On Thursday, France announced 36 sweeping reforms to liberate its sclerotic labor market.

The changes, which have been approved by France's national assembly, are designed to stimulate the private sector and add new jobs to the economy. While President Macron has recently seen his approval ratings decline, the French leader recognizes that his presidency demands these reforms.

Speaking to Le Point magazine, Macron declared that "Our labor market reforms mark a profound transformation, and as I promised, must be ambitious and effective enough to continue bringing down mass unemployment."

Of course, not everyone is happy. Although some unions say they support the government's policy, other unions are planning massive street protests in an attempt to force the government to back down. And that matters because street protests have traditionally held outsized effect in influencing French government policies.

Yet Macron is right to push ahead. Today, too many French businesses refuse to hire new workers because they fear that doing so will tie up long term capital. Current labor laws require massive compensation for fired workers, and give industry-wide bargaining power to big unions rather than to each business at the local owner-employee level. That makes the cost of doing business and taking risks with capital in France unattractive. Indeed, as the country's recent email-ban regulation attests, French lawmakers have traditionally seen business owners as enemies of the state rather than the means to social goods.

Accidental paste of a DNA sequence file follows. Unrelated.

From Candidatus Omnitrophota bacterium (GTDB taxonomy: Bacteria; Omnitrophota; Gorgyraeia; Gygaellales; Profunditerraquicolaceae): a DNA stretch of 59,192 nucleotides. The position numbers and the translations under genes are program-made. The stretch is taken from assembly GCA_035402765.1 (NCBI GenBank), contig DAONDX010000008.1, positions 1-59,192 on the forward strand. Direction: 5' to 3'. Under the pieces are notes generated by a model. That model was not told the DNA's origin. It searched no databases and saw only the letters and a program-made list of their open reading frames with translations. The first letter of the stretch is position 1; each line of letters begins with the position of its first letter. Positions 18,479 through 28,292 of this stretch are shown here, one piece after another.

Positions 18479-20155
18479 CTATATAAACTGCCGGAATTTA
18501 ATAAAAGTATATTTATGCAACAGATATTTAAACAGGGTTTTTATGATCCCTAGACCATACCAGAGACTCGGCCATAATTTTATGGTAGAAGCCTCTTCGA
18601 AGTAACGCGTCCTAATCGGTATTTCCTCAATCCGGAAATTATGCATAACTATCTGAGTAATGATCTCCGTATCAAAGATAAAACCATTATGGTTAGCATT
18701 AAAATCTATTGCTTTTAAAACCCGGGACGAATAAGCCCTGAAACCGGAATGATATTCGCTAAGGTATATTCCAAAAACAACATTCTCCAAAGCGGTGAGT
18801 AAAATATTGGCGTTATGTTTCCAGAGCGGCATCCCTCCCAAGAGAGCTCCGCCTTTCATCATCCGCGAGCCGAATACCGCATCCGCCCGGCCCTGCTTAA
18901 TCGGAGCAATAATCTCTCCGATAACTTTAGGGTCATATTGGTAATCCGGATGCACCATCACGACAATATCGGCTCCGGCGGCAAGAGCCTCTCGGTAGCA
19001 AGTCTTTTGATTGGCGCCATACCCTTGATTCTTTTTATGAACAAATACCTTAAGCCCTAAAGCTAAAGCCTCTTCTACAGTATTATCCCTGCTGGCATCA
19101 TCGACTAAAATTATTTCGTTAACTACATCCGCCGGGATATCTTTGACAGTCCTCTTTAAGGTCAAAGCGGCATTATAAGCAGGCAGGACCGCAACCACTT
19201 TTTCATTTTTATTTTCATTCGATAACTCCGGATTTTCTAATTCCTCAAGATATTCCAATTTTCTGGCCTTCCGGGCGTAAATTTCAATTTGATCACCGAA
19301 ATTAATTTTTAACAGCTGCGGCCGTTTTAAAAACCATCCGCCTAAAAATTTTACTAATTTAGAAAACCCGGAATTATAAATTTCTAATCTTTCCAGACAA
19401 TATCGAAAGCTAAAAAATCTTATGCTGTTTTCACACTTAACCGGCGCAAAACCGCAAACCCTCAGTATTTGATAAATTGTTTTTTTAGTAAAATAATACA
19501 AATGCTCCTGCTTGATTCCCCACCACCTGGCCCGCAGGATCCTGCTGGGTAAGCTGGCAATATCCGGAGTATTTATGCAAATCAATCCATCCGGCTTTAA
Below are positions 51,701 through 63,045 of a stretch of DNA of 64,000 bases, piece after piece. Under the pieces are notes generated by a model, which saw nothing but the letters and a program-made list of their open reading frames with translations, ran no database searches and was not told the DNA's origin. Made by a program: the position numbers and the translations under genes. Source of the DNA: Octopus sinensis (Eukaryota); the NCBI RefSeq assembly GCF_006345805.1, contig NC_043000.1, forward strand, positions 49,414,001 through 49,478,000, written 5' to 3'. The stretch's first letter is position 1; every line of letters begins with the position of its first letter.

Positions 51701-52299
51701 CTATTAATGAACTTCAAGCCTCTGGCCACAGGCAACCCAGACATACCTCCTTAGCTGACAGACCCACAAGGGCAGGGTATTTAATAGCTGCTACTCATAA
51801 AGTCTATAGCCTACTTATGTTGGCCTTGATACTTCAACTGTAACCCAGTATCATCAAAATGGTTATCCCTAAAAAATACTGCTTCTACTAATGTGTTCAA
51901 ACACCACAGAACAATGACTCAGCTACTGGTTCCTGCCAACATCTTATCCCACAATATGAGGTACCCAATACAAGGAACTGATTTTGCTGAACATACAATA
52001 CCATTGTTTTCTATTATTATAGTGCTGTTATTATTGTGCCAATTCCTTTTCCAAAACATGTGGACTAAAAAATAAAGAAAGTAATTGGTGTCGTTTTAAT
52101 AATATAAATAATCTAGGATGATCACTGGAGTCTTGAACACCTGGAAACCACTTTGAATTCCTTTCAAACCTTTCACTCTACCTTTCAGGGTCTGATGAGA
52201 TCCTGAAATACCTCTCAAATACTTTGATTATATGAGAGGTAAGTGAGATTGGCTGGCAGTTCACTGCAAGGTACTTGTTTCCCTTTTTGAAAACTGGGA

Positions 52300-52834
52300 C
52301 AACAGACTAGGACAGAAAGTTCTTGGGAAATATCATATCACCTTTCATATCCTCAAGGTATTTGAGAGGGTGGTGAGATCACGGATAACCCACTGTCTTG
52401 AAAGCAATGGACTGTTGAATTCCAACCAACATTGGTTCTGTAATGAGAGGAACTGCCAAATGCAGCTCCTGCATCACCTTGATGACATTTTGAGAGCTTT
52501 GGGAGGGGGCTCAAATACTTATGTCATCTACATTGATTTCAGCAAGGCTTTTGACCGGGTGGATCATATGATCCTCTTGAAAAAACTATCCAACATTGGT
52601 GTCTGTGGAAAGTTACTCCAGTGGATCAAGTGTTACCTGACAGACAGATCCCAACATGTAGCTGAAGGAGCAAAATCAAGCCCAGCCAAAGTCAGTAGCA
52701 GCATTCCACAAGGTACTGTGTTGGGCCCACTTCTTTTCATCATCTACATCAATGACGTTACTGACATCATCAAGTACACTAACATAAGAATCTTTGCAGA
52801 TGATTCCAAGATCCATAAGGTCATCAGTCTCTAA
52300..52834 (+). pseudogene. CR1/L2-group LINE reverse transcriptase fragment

Still, the data best proves why Macron's action is needed. At present, the French unemployment rate is 9.5 percent and the youth unemployment rate 23.4 percent. That compares with respective rates of 3.7 percent and 6.5 percent in Germany, and British rates of 4.4 percent and 12.1 percent.

If France is to escape its current economic malaise it must confront the source of that problem. Finally, a French president is now doing so.